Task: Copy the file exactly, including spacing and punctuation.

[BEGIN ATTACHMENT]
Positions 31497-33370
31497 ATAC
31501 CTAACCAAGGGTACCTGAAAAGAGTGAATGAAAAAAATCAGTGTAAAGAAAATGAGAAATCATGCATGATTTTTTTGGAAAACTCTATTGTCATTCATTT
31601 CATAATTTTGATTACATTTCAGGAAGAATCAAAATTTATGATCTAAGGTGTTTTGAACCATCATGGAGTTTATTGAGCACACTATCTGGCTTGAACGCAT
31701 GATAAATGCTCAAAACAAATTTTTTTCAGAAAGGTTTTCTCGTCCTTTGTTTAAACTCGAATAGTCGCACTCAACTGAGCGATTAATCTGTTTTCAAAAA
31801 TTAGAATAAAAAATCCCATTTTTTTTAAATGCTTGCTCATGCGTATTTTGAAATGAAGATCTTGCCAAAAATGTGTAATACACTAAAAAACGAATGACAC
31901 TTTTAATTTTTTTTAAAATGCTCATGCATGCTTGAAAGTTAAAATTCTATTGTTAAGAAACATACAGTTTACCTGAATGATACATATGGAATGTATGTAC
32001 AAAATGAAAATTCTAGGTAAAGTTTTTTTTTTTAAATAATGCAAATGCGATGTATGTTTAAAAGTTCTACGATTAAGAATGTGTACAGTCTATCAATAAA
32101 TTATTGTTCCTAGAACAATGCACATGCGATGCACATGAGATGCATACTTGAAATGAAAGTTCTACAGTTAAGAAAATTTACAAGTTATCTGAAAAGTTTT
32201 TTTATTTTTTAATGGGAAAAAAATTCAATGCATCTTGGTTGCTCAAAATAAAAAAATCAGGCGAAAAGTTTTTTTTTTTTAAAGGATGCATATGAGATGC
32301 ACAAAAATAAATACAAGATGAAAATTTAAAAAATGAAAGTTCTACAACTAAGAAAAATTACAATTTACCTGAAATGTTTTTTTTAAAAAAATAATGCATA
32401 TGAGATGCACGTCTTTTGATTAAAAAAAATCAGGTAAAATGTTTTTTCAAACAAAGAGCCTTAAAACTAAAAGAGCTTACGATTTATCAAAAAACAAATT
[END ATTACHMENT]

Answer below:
Positions 31497-33370
31497 ATAC
31501 CTAACCAAGGGTACCTGAAAAGAGTGAATGAAAAAAATCAGTGTAAAGAAAATGAGAAATCATGCATGATTTTTTTGGAAAACTCTATTGTCATTCATTT
31601 CATAATTTTGATTACATTTCAGGAAGAATCAAAATTTATGATCTAAGGTGTTTTGAACCATCATGGAGTTTATTGAGCACACTATCTGGCTTGAACGCAT
31701 GATAAATGCTCAAAACAAATTTTTTTCAGAAAGGTTTTCTCGTCCTTTGTTTAAACTCGAATAGTCGCACTCAACTGAGCGATTAATCTGTTTTCAAAAA
31801 TTAGAATAAAAAATCCCATTTTTTTTAAATGCTTGCTCATGCGTATTTTGAAATGAAGATCTTGCCAAAAATGTGTAATACACTAAAAAACGAATGACAC
31901 TTTTAATTTTTTTTAAAATGCTCATGCATGCTTGAAAGTTAAAATTCTATTGTTAAGAAACATACAGTTTACCTGAATGATACATATGGAATGTATGTAC
32001 AAAATGAAAATTCTAGGTAAAGTTTTTTTTTTTAAATAATGCAAATGCGATGTATGTTTAAAAGTTCTACGATTAAGAATGTGTACAGTCTATCAATAAA
32101 TTATTGTTCCTAGAACAATGCACATGCGATGCACATGAGATGCATACTTGAAATGAAAGTTCTACAGTTAAGAAAATTTACAAGTTATCTGAAAAGTTTT
32201 TTTATTTTTTAATGGGAAAAAAATTCAATGCATCTTGGTTGCTCAAAATAAAAAAATCAGGCGAAAAGTTTTTTTTTTTTAAAGGATGCATATGAGATGC
32301 ACAAAAATAAATACAAGATGAAAATTTAAAAAATGAAAGTTCTACAACTAAGAAAAATTACAATTTACCTGAAATGTTTTTTTTAAAAAAATAATGCATA
32401 TGAGATGCACGTCTTTTGATTAAAAAAAATCAGGTAAAATGTTTTTTCAAACAAAGAGCCTTAAAACTAAAAGAGCTTACGATTTATCAAAAAACAAATT